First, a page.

Gender stereotypes still barriers to careers in STEM

20th September 2017

Posted In: The Topic

New research by Accenture Ireland and
I Wish reveals that parents and teachers are the key influencers on girls’ subjects and career choices, and more education and support should be directed at them in order to encourage girls to take up careers in STEM.

The two studies, which included feedback from approximately 3,000 Irish students, parents and teachers, are aimed at attracting more girls and young women into studying, and ultimately pursuing careers in, STEM disciplines.

 The Accenture research which covered a cross section of girls, boys, teachers and parents builds upon research carried out in 2013 and 2015. It found that almost two thirds of girls (65%) say their parents are most likely to influence subject choices at school, and half said their parents influence their career aspirations.

Alarmingly, one third of parents and teachers (29%) still perceive STEM disciplines as more closely fitting boys’ brains, personalities and hobbies. 

The I Wish research, which focused on 2,400 Irish girls aged 14 to 17 pointed to the important role that teachers play. It found that when it comes to choosing what to study, 94% of female students are hugely influenced by how subjects are taught.  However, one third of teachers surveyed said they did not know enough about STEM and STEM courses and careers. More than eight in ten (82%) of the girls surveyed indicated that they want a career where they can help other people, yet they cannot clearly see how STEM can facilitate that.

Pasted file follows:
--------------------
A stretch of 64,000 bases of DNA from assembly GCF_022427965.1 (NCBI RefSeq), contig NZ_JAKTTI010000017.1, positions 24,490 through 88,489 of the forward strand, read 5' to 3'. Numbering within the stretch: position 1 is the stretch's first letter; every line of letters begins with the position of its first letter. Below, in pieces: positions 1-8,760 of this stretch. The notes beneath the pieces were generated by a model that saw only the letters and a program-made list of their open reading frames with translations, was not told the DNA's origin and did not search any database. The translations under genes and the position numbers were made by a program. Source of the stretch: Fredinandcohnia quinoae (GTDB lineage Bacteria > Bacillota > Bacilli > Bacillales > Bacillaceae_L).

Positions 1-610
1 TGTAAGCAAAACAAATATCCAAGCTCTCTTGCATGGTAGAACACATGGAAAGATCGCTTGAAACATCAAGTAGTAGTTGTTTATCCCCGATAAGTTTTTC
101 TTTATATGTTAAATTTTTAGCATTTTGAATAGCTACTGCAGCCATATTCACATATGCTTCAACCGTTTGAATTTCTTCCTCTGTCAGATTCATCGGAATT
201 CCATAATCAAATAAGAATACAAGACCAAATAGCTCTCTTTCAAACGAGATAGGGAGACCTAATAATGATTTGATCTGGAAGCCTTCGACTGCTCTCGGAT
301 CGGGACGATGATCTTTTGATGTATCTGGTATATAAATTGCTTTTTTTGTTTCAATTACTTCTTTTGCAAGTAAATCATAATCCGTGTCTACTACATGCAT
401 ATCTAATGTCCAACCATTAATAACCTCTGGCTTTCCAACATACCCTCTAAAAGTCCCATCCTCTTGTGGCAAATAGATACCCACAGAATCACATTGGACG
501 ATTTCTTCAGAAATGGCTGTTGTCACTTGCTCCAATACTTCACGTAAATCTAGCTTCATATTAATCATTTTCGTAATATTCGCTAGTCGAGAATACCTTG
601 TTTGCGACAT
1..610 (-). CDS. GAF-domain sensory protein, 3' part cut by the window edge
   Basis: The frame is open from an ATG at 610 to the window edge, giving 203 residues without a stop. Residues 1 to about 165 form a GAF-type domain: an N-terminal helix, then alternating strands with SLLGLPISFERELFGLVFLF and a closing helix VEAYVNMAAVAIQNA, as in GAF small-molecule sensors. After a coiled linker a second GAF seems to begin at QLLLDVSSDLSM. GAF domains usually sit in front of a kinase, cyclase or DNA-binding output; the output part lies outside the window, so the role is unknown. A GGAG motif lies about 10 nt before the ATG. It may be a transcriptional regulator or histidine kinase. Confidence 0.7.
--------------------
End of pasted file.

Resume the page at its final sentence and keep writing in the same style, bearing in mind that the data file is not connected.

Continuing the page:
I Wish Co-Founder Ruth Buckley said: “Our research points to the significant role that teachers can play as a gateway to STEM careers.  Where girls attend 3 STEM activities, they are more likely to choose STEM subjects. 82% of girls say they want a career where they can help other people, yet do not see how STEM facilitates that. Giving teachers and girls knowledge, information and access is key.

“An incredible 40% of the girls who attended I Wish have made changes to their subject or career choices. Collectively we can make a difference, but the time has come to do so in a sustained, systematic and focused way by mandating the inclusion of STEM activities into the curriculum. Let’s not leave the future of girls in STEM to chance”.